6Now at the festival he used to release a prisoner for them, anyone for whom they asked. 7Now a man called Barabbas was in prison with the rebels who had committed murder during the insurrection. 8So the crowd came and began to ask Pilate to do for them according to his custom. 9Then he answered them, “Do you want me to release for you the King of the Jews?” 10For he realized that it was out of jealousy that the chief priests had handed him over. 11But the chief priests stirred up the crowd to have him release Barabbas for them instead. 12Pilate spoke to them again, “Then what do you wish me to do with the man you call the King of the Jews?” 13They shouted back, “Crucify him!” 14Pilate asked them, “Why, what evil has he done?” But they shouted all the more, “Crucify him!” 15So Pilate, wishing to satisfy the crowd, released Barabbas for them; and after flogging Jesus, he handed him over to be crucified.
Pilate is looking for a way out of this mess – one that will be politically expedient. He realizes that the chief priests have ulterior motives for wanting Jesus out of the way. He has released a prisoner at the festival in the past; he thinks perhaps if he offers to release Jesus the crowd will have been appeased. But instead they ask him to release a convicted murderer named Barabbas. Remember, here, that it is very early in the morning – the “crowd” that has gathered is people whom the chief priest and his party have sent for, people who owed hims something. The Roman system operated on “patronage” – a wealthy person helped certain others get ahead and as a result they owed him allegiance, favors if you will. Caiaphas called in a lot of debts that morning! And his men were circulating through the crowd, starting the call – “Give us Barabbas!”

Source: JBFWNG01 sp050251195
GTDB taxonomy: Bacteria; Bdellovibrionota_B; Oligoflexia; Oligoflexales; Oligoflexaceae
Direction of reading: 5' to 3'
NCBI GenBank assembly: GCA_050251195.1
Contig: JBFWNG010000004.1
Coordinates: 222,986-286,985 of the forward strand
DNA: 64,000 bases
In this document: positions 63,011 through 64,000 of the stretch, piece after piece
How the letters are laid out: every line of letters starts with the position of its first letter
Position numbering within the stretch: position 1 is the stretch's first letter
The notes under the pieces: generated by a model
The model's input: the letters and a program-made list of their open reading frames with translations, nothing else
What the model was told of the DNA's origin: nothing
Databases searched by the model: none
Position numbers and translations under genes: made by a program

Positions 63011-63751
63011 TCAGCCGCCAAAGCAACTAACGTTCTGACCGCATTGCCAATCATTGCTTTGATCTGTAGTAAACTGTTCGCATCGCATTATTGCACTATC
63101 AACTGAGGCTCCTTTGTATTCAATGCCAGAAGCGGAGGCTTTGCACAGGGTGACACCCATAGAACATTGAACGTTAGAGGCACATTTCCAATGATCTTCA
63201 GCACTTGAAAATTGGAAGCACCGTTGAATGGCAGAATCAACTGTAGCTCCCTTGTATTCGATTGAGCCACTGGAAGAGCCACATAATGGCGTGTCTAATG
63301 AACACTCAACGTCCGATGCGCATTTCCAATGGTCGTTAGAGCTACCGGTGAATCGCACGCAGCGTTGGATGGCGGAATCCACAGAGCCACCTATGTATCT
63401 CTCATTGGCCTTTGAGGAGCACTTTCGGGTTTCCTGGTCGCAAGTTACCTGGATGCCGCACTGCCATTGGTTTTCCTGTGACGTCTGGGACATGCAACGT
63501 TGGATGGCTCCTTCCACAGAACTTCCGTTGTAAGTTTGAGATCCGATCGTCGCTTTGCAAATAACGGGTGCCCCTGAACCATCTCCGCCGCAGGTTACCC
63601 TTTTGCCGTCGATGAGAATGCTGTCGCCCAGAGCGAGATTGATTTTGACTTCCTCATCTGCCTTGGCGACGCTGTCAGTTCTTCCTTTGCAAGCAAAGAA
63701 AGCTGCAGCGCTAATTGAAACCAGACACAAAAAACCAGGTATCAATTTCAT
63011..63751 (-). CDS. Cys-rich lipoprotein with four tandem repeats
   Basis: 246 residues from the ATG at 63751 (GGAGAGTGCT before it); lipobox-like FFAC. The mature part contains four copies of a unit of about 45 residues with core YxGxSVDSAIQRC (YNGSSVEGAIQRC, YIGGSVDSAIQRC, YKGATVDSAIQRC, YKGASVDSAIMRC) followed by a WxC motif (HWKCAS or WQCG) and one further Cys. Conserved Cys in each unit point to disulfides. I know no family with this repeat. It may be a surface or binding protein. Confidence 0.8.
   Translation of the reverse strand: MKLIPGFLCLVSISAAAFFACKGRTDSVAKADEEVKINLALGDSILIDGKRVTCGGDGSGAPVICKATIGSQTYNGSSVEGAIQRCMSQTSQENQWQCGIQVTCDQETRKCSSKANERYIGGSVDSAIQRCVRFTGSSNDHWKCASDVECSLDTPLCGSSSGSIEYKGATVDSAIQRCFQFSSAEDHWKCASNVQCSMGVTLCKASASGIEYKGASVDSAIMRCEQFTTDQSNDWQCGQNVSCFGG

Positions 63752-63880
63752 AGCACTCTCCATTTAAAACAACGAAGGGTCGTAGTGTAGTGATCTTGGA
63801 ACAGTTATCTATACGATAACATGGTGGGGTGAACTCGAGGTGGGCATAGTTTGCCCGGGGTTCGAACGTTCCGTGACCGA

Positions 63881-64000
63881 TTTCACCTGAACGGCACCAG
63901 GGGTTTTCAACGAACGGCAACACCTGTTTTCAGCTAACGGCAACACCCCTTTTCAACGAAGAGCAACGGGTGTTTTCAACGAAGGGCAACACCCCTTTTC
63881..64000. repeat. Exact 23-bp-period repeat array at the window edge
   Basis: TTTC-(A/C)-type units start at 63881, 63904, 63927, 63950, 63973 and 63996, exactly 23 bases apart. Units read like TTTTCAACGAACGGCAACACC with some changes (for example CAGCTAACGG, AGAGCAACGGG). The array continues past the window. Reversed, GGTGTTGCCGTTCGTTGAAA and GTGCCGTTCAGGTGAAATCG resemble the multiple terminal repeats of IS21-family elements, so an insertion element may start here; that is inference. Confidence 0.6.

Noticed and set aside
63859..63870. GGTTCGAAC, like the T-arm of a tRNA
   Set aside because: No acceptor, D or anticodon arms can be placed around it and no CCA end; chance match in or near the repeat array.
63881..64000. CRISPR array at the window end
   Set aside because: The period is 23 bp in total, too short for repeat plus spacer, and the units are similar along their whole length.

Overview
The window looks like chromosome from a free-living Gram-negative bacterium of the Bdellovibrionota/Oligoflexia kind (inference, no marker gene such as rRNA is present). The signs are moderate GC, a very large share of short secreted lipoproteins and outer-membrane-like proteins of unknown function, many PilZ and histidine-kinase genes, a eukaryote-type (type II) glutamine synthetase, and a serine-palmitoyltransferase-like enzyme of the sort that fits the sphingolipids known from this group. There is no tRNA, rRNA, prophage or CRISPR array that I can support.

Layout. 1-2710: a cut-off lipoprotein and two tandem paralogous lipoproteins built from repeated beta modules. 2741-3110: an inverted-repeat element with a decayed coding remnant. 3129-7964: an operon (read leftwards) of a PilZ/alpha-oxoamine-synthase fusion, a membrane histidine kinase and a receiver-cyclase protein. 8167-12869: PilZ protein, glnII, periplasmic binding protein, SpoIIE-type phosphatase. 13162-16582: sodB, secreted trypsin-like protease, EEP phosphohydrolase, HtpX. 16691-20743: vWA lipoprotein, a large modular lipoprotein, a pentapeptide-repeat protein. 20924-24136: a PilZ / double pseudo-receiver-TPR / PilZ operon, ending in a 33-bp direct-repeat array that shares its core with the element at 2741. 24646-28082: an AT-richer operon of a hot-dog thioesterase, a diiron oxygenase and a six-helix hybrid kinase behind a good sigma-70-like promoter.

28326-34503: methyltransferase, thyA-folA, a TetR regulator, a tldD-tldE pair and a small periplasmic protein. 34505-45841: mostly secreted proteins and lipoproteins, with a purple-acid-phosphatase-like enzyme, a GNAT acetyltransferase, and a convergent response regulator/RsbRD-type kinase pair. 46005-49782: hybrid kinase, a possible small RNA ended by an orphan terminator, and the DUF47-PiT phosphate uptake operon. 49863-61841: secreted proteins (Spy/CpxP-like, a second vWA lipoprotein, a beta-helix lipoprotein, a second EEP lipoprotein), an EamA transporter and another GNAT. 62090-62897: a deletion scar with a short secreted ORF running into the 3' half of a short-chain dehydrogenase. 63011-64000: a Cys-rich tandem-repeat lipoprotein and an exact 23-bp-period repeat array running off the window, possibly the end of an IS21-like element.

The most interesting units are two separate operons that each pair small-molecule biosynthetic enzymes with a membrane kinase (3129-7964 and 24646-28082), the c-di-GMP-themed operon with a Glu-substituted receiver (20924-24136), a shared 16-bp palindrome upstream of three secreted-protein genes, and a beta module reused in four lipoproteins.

Pilate tries again – “then what do you wish me to do with the man you call King of the Jews?” And again the circulating servants of Caiaphas start the chant, “Crucify him!” Pilate asks, “Why, what evil has he done?” But the crowd persists, “Crucify him!”
And so, Pilate, wishing to satisfy the crowd, released Barabbas, and had Jesus flogged and handed him over to be crucified. Pilate killed men every day – he had toyed with the religious leaders, so intent on convicting this man – he had to admit this one had courage; he never once begged. But in the end, he shrugged his shoulders and gave in; what did it matter to him? Pilate probably went off to his breakfast and forgot the incident.
But Jesus, having endured the trial and beating at the hands of the religious leaders, who convicted him of blasphemy, and the trial at the hands of the Roman authority, who convicted him of treason, now endured flogging. He was so severely wounded by the flogging that he would die more quickly than usual on the cross.
Remember this – he did not have to endure all this. He could have called down an army of angels; he could have simply ascended into heaven. He chose to endure, so that you and I might be saved, might come to know him.